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Guide to Used Scooters

Buying scooters second-hand:
Shop-bought used scooters can be found for approximately 50,000 yen anywhere in the city, and are likely to be in better condition than most of the privately sold scooters available. On top of the purchase cost you'll need to pay approximately 10,000 yen for basic third party insurance (see below) and registration to your new address. If buying a scooter privately, you will need to arrange re-registration to your name. Having organised that, you should receive a bike tax request form every April, directing you to pay at the bank or post office (occasionally convenience stores offer facilities). Fortunately, for a 50cc scooter, the cost is a pitiful 1050 yen! Don't forget that you also need to budget for a helmet, although in Japan the laws regarding types of helmets seem to be very lax, and it's common to see flimsy skull-cap types or horse riding helmets! Full-face helmets can be found for as little as 4000 yen at stores like Nafco or GooDay (but they are crap!).

Typical Japanese 50cc scooter

There is only really one place you should ever visit for used scooters, because it's a small friendly shop run by a man who speaks some English, and who is not going to attempt to rip you off. Oddly enough, it's very close to the internet cafe and Big Bear's Pizza near Kanada Kodan, right opposite a very yellow coloured giant car shop called Family Youza. Even though he really is a nice guy, and regularly fixes minor stuff for peanuts for us, we'd recommend that you don't buy the scooters already in the shop (upwards of 50,000 yen). Instead ask him nicely to see if he can hunt down a scooter for you, and give him a low budget limit, for example 30,000 yen. More often than not, he will find something for very close.

Licence issues:
Firstly, let's clear up the confusion over driving licences and 50cc scooters - unless you hold a dedicated bike licence in your home country, and have that marked on the bike category of an international licence, then you legally can't ride a scooter in Japan. You have several options available to you, if you don't have a bike category international licence:

a) Stupid gaijin excuse - this is to be used at your own peril! It has been heard of for foreigners to claim ignorance when stopped for speeding or other offences, and for the police to drop the matter as being too much hassle (i.e. translation problems). You really shouldn't expect to ever be that lucky!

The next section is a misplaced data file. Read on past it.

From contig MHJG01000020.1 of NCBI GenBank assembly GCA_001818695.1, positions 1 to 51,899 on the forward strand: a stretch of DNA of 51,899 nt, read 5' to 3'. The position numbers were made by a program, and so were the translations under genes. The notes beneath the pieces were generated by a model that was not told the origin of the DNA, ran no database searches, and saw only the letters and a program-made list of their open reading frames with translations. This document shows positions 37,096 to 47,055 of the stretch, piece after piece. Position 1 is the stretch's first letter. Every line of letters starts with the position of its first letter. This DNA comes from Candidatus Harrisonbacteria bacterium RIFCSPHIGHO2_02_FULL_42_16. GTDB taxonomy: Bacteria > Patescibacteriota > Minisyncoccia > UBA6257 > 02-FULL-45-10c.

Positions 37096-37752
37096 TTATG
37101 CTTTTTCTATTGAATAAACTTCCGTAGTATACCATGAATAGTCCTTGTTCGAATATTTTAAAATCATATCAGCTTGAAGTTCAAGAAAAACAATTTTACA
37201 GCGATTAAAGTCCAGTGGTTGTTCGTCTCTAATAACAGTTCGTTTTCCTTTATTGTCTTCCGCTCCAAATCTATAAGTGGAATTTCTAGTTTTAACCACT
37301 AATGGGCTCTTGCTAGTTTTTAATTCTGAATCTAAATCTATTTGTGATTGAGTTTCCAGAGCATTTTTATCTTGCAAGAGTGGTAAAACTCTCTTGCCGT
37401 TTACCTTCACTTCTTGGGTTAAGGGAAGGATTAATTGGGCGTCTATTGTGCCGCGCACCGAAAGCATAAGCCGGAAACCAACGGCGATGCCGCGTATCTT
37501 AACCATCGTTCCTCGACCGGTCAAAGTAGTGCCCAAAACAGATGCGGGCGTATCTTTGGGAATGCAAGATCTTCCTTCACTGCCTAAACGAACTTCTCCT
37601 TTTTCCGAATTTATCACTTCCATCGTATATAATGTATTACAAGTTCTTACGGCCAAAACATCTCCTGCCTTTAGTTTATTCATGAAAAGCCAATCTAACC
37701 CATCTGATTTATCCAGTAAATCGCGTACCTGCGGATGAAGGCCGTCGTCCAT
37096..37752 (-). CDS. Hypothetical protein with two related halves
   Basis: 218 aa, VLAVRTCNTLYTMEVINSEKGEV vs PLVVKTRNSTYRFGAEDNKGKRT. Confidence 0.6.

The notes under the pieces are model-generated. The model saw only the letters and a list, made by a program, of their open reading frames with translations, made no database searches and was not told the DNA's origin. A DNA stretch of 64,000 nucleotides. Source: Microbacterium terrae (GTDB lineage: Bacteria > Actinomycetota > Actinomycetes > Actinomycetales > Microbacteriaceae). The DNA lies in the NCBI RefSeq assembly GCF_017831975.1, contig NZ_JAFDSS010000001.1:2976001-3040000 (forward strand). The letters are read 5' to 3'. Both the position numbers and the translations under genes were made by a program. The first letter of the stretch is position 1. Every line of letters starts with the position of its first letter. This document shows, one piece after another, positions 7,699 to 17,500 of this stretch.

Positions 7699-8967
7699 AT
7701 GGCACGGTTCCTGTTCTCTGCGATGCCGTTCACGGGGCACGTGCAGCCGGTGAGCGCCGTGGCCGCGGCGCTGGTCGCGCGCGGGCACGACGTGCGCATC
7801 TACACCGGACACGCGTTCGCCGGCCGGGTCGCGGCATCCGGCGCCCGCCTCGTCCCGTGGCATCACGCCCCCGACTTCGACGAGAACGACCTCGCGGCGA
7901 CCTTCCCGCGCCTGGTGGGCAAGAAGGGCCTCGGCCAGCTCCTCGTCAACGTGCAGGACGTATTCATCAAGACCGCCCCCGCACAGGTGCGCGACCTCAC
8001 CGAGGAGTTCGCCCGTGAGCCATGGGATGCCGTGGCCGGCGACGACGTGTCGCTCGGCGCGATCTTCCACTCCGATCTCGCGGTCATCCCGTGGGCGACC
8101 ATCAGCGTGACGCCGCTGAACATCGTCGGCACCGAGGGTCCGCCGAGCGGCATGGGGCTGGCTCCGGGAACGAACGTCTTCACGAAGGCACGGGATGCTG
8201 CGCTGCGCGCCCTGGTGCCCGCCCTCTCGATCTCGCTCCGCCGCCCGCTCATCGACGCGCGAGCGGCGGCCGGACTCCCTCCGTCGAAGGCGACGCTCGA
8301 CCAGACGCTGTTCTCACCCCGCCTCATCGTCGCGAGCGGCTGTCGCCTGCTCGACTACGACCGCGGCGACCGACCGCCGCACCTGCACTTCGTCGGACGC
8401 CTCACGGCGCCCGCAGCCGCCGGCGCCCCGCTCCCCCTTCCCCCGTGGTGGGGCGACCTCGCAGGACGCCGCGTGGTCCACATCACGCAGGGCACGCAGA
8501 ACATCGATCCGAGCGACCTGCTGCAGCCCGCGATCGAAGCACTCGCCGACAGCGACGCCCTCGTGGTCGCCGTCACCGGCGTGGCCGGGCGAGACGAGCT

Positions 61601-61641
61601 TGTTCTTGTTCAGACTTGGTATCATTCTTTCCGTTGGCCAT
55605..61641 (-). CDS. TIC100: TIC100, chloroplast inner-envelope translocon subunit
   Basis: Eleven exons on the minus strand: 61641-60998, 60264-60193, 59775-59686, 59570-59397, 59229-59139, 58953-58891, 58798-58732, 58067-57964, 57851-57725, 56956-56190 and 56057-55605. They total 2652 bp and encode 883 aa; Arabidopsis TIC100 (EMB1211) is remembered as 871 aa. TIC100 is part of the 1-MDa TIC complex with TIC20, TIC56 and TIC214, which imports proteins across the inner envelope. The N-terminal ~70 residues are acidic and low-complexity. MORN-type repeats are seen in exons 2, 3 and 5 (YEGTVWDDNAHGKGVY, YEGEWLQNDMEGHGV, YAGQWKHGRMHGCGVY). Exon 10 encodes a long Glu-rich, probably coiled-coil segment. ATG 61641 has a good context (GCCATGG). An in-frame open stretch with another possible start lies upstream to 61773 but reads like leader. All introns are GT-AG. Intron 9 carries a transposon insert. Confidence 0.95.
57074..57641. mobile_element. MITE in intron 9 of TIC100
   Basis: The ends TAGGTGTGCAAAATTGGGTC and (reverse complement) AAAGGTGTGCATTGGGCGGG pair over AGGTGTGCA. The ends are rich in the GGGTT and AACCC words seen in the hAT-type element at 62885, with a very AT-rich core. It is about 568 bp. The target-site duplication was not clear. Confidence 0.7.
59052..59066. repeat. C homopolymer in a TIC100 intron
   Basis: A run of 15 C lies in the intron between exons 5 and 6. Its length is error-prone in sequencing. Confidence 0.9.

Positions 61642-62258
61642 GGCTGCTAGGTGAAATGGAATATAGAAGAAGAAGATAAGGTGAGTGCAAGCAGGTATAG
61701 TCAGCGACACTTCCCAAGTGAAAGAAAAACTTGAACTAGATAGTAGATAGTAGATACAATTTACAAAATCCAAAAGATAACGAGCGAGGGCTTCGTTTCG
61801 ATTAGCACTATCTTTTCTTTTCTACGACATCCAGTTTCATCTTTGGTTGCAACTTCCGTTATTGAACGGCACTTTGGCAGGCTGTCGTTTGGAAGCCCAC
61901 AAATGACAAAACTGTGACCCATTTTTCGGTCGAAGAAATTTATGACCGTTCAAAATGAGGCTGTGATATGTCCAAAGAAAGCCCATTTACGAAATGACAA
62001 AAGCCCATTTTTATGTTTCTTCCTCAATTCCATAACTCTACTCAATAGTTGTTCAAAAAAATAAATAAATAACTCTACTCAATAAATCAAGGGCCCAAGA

b) Upgrade an international licence to a Japanese one - you're probably aware that the standard car driving licence of your country normally includes a concession to ride a 50cc motorised bike. The Japanese standard driving licence also includes such a concession. The international licence (probably due to a dumb error) doesn't include any such concession. You can swap an existing licence from your home country to a standard Japanese licence simply by paying money to the national licence agency. However you may be required to take a standard driving test too! UK licence holders are exempt from this, but Americans must take the test (presumably because they drive on the right-hand side). To swap your licence to a Japanese one you should seek help from our supervisors, but basically what you should need are evidence of foreign residency (not your gaijin card, but a special print out version available from City Hall for about 300 yen), a translation of your home country licence provided by the Japan Automobile Federation (JAF - located in between Mihagino and Jono) for a few thousand yen, and some more money when you visit the driving test centre (behind Kitakyushu University). Beware - the desk dealing with issuing new licences is only open for a couple of hours a day, around lunch time! They will direct you to a desk selling special stamps. In total, it should cost somewhere around 5000 to 7000 yen (more if you have more categories on your licence).

c) Take a scooter driving test - this is apparently a quick and painless event, involving a very brief test to check that you can start, stop, turn, etc., and the compulsory eye test, after which you will be issued with a shiny new Japanese driving licence limiting you to ride 50cc scooters. Note that unlike the standard car test, this scooter test is only available in Japanese, so you'll need some basic Japanese to get you through.

Note that should you ever be involved in a major accident (i.e. an insurance claims accident) in which it becomes evident you don't hold a valid licence, you may get into real trouble. Certainly any insurance you own will become invalid too.

Their are two main levels of motor insurance in Japan. The first is basic 3rd party cover, which will pay for costs to anybody you injure or crunch. Damages to either you or your vehicle will not be covered. The basic level of insurance is compulsory by law, and should be organized when you buy a scooter. One year's basic insurance for a scooter costs around 6000 yen. The second level of insurance is optional, and will cover damages to yourself and your vehicle (and passengers in the case of cars). It is rather more expensive at somewhere over 10,000 yen. The BOE will advise you to buy the optional insurance too, and although the choice is up to you, it might buy you some peace of mind. Note that neither basic nor extra insurance normally covers theft of scooters, and buying extra, extra insurance to cover theft (or vandalism) is exorbitantly expensive, supposedly due to the large amount of bikes stolen.